The City is a relatively recent form of social organization.
A "city" refers to a place of relatively dense settlement -- dense enough so that city residents can not grow their own food. A city population, therefore, is always dependent upon its "hinterlands" to provide it with food. Not until agriculture developed could hinterlands provide food for their own populations and enough of a surplus to feed a city population. And in agricultural societies the surplus was so small that only a tiny proportion of an entire population could live in cities. Up until very recently -- about 200 years ago -- that proportion was limited to about 5% of an entire population. So cities existed, but there was no urbanization.
Urbanization refers to a process in which an increasing proportion of an entire population lives in cities and the suburbs of cities. Historically, it has been closely connected with industrialization. When more and more inanimate sources of energy were used to enhance human productivity (industrialization), surpluses increased in both agriculture and industry. Larger and larger proportions of a population could live in cities. Economic forces were such that cities became the ideal places to locate factories and their workers.
In the United States, about 5% of the population lived in cities in 1800, but about 50% of the population lived in cities by 1920. Throughout the 19th century, the US was urbanizing. The same was true for most European societies during the 19th century.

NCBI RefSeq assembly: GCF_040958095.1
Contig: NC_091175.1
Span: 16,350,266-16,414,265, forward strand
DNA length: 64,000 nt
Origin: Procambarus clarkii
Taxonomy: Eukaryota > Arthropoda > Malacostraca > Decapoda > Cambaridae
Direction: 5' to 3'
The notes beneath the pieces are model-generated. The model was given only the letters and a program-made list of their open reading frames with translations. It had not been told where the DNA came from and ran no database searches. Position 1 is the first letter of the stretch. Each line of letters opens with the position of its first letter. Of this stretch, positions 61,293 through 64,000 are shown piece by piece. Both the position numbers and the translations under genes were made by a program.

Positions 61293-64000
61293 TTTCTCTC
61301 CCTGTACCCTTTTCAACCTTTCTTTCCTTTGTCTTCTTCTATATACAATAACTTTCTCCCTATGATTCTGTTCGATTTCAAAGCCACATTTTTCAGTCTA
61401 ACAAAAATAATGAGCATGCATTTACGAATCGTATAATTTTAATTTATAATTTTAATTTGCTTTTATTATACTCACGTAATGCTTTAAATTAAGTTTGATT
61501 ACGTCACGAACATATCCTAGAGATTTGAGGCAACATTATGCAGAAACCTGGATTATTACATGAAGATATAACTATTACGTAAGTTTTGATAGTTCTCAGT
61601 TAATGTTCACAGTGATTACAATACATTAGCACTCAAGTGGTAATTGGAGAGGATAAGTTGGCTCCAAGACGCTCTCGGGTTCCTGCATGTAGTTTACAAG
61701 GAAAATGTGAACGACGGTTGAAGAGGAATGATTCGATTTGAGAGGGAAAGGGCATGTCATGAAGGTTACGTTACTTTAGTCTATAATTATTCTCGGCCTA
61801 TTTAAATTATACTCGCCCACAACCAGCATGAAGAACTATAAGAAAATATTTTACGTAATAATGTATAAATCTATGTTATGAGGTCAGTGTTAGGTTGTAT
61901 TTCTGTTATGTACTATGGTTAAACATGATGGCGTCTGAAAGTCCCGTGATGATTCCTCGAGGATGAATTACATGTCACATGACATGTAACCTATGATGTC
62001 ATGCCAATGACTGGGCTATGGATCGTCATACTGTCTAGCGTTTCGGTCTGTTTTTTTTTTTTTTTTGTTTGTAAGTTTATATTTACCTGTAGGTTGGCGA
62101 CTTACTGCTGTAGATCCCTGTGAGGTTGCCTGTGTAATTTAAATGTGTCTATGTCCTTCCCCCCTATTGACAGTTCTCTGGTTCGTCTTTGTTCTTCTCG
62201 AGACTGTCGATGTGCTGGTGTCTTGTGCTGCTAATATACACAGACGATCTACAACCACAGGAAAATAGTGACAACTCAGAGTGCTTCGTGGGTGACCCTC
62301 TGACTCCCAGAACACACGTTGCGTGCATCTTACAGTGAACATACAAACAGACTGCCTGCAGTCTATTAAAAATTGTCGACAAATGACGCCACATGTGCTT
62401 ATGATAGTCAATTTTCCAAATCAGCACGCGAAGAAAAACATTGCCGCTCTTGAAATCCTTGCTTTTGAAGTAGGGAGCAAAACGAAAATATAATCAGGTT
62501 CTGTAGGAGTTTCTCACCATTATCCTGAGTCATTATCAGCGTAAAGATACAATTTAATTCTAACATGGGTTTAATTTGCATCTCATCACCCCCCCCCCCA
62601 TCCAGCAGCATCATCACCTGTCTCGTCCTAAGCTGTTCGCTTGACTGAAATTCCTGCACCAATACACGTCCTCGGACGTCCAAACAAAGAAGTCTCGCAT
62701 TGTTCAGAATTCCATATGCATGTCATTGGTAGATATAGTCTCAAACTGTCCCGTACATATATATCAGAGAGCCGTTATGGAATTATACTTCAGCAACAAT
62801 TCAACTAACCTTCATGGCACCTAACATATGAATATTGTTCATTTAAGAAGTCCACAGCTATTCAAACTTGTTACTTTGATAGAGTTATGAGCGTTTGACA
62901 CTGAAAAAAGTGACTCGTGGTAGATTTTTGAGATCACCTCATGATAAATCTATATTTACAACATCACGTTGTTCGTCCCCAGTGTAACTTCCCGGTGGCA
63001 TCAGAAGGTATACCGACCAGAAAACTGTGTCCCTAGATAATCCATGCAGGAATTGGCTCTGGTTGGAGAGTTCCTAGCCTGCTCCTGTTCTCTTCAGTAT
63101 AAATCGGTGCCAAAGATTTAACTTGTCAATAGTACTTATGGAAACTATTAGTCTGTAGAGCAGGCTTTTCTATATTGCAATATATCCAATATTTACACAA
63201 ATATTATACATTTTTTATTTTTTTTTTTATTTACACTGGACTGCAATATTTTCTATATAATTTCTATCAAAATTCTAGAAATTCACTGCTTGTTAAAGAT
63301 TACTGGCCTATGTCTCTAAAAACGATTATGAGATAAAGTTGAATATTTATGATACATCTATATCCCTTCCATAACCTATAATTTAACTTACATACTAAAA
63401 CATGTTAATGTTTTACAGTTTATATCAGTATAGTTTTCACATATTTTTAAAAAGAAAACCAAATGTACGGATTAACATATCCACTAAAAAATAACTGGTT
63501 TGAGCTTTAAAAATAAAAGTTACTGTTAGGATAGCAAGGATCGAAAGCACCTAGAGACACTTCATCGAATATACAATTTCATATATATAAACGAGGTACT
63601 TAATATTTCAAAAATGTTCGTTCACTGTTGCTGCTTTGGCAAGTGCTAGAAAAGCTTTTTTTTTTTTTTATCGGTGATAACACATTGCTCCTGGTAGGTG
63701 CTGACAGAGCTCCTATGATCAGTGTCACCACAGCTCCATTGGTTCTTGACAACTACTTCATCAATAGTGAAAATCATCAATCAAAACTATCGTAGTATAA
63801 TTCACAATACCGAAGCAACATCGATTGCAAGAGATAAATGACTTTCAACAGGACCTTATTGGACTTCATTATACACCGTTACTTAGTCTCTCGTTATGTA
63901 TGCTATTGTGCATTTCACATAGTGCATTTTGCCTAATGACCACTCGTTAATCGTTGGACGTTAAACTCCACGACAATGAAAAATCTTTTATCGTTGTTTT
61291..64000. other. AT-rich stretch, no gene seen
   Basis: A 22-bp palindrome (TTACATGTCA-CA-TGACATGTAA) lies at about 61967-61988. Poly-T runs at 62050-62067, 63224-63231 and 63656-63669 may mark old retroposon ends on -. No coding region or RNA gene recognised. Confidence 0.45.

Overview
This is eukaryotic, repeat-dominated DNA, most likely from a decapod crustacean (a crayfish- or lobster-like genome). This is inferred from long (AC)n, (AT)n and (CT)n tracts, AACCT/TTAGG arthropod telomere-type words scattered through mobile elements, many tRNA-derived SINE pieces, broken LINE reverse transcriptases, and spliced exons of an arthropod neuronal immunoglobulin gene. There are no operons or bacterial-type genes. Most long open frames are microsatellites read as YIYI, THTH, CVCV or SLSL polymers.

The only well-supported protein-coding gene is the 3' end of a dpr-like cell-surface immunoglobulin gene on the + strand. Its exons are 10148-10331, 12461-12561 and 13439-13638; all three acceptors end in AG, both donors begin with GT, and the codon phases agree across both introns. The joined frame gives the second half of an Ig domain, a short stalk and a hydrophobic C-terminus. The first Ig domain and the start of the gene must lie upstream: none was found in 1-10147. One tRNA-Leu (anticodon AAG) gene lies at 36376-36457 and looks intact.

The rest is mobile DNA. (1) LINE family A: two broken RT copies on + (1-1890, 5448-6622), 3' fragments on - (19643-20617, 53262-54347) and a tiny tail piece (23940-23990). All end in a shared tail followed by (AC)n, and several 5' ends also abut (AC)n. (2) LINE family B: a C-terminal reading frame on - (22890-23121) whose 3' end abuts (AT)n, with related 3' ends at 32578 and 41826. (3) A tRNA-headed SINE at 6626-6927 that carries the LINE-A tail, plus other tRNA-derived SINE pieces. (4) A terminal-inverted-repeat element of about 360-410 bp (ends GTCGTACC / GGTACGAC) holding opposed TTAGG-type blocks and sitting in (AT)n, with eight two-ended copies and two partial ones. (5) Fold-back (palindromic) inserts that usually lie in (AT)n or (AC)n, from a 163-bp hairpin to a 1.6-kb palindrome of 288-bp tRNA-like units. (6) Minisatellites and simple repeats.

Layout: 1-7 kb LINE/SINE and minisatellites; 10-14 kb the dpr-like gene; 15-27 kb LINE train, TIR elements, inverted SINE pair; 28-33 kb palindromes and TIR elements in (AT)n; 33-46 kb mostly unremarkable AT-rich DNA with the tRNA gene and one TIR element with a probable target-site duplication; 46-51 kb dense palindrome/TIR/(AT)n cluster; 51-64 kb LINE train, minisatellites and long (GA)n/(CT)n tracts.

Today about 80% of the US population lives in cities and suburbs. Since no more than 100% of a population can possibly be urban, urbanization as a process is coming to an end.
How many major US cities can you locate in this satellite photo?
Notice that at mid-century only 17.8% of the population
of Third World societies lived in cities, but in the fifty years since
1950 that percent has increased to over 40%. By the
year 2030, almost 60% of Third World populations will live in cities.
In just a few years the World will become predominately
urban -- about 80-85 years after that happened in the United States.
There is a very big question related to Third World urbanization:
Will it prove beneficial for people's lives? Much of Third
World urbanization is the result of overpopulation in the countryside.
In villages babies have been living and not dying. A husband and
wife who farm 15 acres might have three sons and three daughters.
All now live and grow up. But there is not land enough for them to
have the farms they need to marry and raise a family. This
lack of land for burgeoning rural populations forced them to leave the
village and migrate to cities. They find a place to live in the favela's
and shantytowns -- such as the one pictured below -- but often
times they don't find productive employment.
Third World urbanization will be a beneficial social trend
only if enough good jobs can be found for the rapidly growing population
of Third World cities.